China’s Crypto Ban Could Help Drive Digital Yuan Adoption

  • The People’s Bank of China (PBOC) recently banned all cryptocurrency transactions.
  • The crypto crackdown can help drive adoption for China’s digital yuan
  • Insider Intelligence publishes hundreds of insights, charts, and forecasts on the Payments & Commerce industry. Learn more about becoming a client.

The People’s Bank of China (PBOC) banned all cryptocurrency transactions and said it’s illegal for overseas crypto exchanges to provide services to Chinese consumers, per The Wall Street Journal.

Global spending on blockchain will reach $5.7 billion this year.

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PBOC said the ban was to mitigate crypto trading risks and maintain national security, according to a statement posted on its website. Many regulators are concerned crypto transactions can be used to fund illicit activities like money laundering.

China’s stance on cryptos has become increasingly aggressive despite the global surge in crypto trading and payments. In 2013, China banned banks from handling Bitcoin, and in 2017, the central bank made domestic crypto exchanges illegal. The government imposed strict rules in May regarding crypto trading and mining—which caused the price of Bitcoin to tumble. And in June, financial regulators ordered banks and payment companies to take a more active role in cracking down on crypto-related customer transactions.

China’s private crypto crackdown can help drive adoption for the digital yuan, which is expected to make its official debut at the Beijing Winter Olympics in early 2022. China began work on the central bank digital currency (CBDC) in 2014 and started testing it in April 2020. This year, it launched a series of comprehensive pilots.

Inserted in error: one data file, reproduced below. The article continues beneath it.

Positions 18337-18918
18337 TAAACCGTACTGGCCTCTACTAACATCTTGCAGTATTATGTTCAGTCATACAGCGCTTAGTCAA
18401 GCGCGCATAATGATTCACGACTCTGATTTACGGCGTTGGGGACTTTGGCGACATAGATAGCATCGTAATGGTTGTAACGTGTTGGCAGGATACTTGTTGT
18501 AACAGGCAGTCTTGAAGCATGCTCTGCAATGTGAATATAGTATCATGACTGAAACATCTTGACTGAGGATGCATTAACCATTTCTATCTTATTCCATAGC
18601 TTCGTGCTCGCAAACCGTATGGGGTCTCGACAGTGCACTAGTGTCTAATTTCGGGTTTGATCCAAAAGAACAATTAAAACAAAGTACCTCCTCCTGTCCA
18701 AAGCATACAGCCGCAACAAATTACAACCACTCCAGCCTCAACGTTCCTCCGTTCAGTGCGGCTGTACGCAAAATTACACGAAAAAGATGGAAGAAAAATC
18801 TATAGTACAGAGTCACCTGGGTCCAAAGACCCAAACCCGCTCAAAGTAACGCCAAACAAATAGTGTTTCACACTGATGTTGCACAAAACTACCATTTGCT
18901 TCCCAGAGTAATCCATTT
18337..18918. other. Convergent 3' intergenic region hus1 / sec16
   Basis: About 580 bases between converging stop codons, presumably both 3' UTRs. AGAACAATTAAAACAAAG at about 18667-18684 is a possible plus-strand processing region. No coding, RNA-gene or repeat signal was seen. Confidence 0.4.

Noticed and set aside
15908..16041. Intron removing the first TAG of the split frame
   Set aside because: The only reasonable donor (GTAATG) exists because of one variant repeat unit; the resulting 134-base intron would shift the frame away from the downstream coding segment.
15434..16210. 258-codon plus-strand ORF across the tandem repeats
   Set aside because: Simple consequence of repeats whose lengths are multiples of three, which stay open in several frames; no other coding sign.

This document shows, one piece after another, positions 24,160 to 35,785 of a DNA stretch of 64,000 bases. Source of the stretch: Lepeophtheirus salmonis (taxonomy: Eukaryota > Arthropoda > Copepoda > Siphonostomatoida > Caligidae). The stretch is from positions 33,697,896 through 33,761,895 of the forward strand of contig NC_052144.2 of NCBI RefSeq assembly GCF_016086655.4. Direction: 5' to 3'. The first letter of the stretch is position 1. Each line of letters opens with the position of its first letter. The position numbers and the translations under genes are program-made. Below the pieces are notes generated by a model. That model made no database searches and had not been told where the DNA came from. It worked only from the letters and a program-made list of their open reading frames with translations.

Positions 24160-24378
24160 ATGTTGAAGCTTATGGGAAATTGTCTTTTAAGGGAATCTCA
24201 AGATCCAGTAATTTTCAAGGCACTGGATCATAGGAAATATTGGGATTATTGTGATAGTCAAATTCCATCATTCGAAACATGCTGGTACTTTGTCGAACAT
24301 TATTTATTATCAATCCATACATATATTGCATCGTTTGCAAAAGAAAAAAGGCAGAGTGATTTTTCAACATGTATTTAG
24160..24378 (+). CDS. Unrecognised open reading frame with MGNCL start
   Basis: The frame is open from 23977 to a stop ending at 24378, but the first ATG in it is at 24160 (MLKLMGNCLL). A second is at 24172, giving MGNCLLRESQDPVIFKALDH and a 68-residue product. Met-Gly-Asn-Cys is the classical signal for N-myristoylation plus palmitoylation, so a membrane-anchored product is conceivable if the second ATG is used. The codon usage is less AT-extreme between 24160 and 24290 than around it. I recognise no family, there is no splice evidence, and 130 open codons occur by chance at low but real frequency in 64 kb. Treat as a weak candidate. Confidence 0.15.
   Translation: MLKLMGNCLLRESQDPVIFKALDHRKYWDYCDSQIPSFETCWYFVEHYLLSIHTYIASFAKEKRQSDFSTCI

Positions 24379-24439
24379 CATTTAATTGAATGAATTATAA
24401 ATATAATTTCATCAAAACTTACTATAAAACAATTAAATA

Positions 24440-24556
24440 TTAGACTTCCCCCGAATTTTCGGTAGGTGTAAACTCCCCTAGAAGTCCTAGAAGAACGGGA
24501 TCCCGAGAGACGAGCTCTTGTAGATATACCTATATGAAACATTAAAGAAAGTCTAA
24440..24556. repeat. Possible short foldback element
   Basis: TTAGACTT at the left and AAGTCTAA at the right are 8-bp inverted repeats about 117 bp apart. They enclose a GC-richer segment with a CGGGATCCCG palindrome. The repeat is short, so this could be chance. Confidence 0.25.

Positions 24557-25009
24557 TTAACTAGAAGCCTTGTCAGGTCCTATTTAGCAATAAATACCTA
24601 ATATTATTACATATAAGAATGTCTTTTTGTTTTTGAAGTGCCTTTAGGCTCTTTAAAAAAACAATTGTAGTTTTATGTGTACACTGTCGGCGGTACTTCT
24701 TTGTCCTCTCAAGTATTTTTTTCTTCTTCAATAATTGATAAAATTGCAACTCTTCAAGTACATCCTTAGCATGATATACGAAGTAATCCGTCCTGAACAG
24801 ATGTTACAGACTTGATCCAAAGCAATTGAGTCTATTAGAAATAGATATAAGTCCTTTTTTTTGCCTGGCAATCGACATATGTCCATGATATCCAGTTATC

In July, PBOC published a digital yuan progress report, which found that nearly 21 million personal and 3.51 million corporate digital yuan wallets had been issued. It also reported that nearly 71 million transactions worth about RMB 34.5 billion ($5 billion) had been used for retail, transit, bill, and government payments.

Doing away with traditional cryptocurrencies and crypto-related activities might usher Chinese consumers toward the digital yuan and encourage its use.

In April, the Chinese government slapped Alibaba with a whopping $2.75 billion fine following a monthslong investigation. The following month, PBOC ordered the country’s largest tech players, including Tencent, to get rid of all their financial services unrelated to payments. And just this month, the government ordered Ant Group to break off its loans business from subsidiary Alipay.

China’s latest crackdown on cryptocurrencies coincides with the government’s clampdown on domestic retail and financial conglomerates—suggesting that the government is looking to regain control of the country’s financial system.

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